One of the hottest areas in cloud right now is DRaaS and related offerings. In his session at 16th Cloud Expo, Dale Levesque, Disaster Recovery Product Manager with Windstream's Cloud and Data Center Marketing team, will discuss the benefits of the cloud model, which far outweigh the traditional approach, and how enterprises need to ensure that their needs are properly being met.
SYS-CON Events announced today that MobiDev, a software development company, will exhibit at the 17th International Cloud Expo®, which will take place November 3–5, 2015, at the Santa Clara Convention Center in Santa Clara, CA. MobiDev is a software development company with representative offices in Atlanta (US), Sheffield (UK) and Würzburg (Germany); and development centers in Ukraine. Since 2009 it has grown from a small group of passionate engineers and business managers to a full-scale mobi...
In their session at 17th Cloud Expo, Hal Schwartz, CEO of Secure Infrastructure & Services (SIAS), and Chuck Paolillo, CTO of Secure Infrastructure & Services (SIAS), provide a study of cloud adoption trends and the power and flexibility of IBM Power and Pureflex cloud solutions. In his role as CEO of Secure Infrastructure & Services (SIAS), Hal Schwartz provides leadership and direction for the company.
Explosive growth in connected devices. Enormous amounts of data for collection and analysis. Critical use of data for split-second decision making and actionable information. All three are factors in making the Internet of Things a reality. Yet, any one factor would have an IT organization pondering its infrastructure strategy. How should your organization enhance its IT framework to enable an Internet of Things implementation? In his session at @ThingsExpo, James Kirkland, Red Hat's Chief Arch...
Malicious agents are moving faster than the speed of business. Even more worrisome, most companies are relying on legacy approaches to security that are no longer capable of meeting current threats. In the modern cloud, threat diversity is rapidly expanding, necessitating more sophisticated security protocols than those used in the past or in desktop environments. Yet companies are falling for cloud security myths that were truths at one time but have evolved out of existence.
Digital Transformation is the ultimate goal of cloud computing and related initiatives. The phrase is certainly not a precise one, and as subject to hand-waving and distortion as any high-falutin' terminology in the world of information technology. Yet it is an excellent choice of words to describe what enterprise IT—and by extension, organizations in general—should be working to achieve. Digital Transformation means: handling all the data types being found and created in the organizat...
Public Cloud IaaS started its life in the developer and startup communities and has grown rapidly to a $20B+ industry, but it still pales in comparison to how much is spent worldwide on IT: $3.6 trillion. In fact, there are 8.6 million data centers worldwide, the reality is many small and medium sized business have server closets and colocation footprints filled with servers and storage gear. While on-premise environment virtualization may have peaked at 75%, the Public Cloud has lagged in adop...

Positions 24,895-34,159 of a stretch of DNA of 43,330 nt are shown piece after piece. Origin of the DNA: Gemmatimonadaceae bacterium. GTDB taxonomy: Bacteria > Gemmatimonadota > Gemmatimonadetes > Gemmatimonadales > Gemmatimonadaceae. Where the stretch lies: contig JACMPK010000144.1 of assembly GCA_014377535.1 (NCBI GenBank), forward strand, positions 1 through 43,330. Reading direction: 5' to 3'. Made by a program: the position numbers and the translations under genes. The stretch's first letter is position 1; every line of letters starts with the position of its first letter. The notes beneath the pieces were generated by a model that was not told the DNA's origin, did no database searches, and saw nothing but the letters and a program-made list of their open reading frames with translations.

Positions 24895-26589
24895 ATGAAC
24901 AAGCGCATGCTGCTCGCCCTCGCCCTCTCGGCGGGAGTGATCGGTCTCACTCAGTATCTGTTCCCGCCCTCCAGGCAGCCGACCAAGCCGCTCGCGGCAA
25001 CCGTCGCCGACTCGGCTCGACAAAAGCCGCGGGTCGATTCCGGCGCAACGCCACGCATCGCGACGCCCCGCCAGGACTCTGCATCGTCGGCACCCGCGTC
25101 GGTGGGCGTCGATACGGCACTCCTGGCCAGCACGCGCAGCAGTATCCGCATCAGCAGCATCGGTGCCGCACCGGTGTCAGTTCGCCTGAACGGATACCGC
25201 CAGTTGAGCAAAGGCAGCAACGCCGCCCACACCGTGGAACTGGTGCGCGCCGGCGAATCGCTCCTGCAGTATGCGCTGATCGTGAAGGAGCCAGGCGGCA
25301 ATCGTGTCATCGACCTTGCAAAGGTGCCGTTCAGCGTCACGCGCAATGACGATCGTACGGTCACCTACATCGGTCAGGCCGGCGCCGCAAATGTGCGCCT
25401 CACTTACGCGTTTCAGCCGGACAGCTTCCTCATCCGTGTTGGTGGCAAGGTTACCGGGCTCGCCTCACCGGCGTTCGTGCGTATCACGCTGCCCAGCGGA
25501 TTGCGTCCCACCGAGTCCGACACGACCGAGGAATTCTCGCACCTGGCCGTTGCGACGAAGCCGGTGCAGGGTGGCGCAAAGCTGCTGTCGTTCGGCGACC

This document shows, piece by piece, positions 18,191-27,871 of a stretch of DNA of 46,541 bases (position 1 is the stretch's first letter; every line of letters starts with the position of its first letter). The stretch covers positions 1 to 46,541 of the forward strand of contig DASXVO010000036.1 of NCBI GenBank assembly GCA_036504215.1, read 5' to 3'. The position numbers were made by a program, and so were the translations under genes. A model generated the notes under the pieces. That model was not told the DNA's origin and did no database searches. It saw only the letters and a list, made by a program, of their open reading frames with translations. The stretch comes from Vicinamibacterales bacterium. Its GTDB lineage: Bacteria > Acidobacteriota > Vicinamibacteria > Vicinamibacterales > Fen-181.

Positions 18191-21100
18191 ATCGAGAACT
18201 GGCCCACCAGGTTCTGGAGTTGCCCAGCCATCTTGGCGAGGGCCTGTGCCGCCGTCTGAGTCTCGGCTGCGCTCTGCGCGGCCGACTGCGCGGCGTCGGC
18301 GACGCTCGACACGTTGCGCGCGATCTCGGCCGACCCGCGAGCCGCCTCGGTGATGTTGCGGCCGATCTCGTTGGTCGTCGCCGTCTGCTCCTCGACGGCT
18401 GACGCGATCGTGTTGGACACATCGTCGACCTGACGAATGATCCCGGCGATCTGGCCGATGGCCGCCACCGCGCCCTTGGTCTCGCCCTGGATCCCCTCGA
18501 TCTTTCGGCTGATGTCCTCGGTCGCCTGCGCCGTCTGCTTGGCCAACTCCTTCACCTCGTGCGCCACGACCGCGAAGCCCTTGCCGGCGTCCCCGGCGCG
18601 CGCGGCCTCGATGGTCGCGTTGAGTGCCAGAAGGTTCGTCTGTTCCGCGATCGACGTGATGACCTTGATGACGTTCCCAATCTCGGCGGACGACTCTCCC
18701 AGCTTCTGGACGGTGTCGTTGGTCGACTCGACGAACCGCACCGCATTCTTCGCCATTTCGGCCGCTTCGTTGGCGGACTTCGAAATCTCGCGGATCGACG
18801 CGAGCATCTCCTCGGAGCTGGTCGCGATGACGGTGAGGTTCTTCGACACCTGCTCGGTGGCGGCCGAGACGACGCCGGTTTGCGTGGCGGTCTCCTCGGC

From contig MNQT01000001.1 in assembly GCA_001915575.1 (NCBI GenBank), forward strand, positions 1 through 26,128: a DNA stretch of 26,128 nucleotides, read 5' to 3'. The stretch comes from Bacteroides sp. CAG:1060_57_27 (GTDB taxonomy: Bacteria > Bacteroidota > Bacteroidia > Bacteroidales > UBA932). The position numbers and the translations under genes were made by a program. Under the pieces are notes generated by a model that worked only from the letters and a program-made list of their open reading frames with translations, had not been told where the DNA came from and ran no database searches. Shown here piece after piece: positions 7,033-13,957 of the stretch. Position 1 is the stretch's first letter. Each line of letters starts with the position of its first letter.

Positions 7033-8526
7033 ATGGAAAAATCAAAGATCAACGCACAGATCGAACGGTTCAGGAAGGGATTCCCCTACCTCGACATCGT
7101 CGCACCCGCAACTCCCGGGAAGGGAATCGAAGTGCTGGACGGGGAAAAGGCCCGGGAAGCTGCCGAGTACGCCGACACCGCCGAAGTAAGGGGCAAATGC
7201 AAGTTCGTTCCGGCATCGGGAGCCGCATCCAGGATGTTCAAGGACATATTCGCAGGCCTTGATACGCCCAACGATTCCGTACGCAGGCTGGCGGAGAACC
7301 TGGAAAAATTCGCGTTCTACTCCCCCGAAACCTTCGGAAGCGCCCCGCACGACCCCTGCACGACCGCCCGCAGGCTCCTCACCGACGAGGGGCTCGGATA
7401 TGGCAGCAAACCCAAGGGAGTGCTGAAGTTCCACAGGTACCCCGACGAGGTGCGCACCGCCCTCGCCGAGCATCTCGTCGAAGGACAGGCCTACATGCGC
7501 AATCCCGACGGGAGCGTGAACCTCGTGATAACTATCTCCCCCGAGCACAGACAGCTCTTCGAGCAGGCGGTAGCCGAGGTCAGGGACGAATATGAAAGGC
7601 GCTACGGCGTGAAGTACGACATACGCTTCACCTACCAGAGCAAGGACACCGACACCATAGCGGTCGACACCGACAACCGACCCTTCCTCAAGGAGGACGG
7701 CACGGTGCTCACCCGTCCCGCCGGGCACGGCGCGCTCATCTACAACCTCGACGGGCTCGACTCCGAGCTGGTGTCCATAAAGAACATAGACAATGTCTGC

The time is ripe for high speed resilient software defined storage solutions with unlimited scalability. ISS has been working with the leading open source projects and developed a commercial high performance solution that is able to grow forever without performance limitations. In his session at Cloud Expo, Alex Gorbachev, President of Intelligent Systems Services Inc., shared foundation principles of Ceph architecture, as well as the design to deliver this storage to traditional SAN storage co...
MuleSoft has announced the findings of its 2015 Connectivity Benchmark Report on the adoption and business impact of APIs. The findings suggest traditional businesses are quickly evolving into "composable enterprises" built out of hundreds of connected software services, applications and devices. Most are embracing the Internet of Things (IoT) and microservices technologies like Docker. A majority are integrating wearables, like smart watches, and more than half plan to generate revenue with ...
The Cloud industry has moved from being more than just being able to provide infrastructure and management services on the Cloud. Enter a new era of Cloud computing where monetization’s services through the Cloud are an essential piece of strategy to feed your organizations bottom-line, your revenue and Profitability. In their session at 16th Cloud Expo, Ermanno Bonifazi, CEO & Founder of Solgenia, and Ian Khan, Global Strategic Positioning & Brand Manager at Solgenia, discussed how to easily o...
Growth hacking is common for startups to make unheard-of progress in building their business. Career Hacks can help Geek Girls and those who support them (yes, that's you too, Dad!) to excel in this typically male-dominated world. Get ready to learn the facts: Is there a bias against women in the tech / developer communities? Why are women 50% of the workforce, but hold only 24% of the STEM or IT positions? Some beginnings of what to do about it! In her Opening Keynote at 16th Cloud Expo, S...
The speed of software changes in growing and large scale rapid-paced DevOps environments presents a challenge for continuous testing. Many organizations struggle to get this right. Practices that work for small scale continuous testing may not be sufficient as the requirements grow. In his session at DevOps Summit, Marc Hornbeek, Sr. Solutions Architect of DevOps continuous test solutions at Spirent Communications, explained the best practices of continuous testing at high scale, which is rele...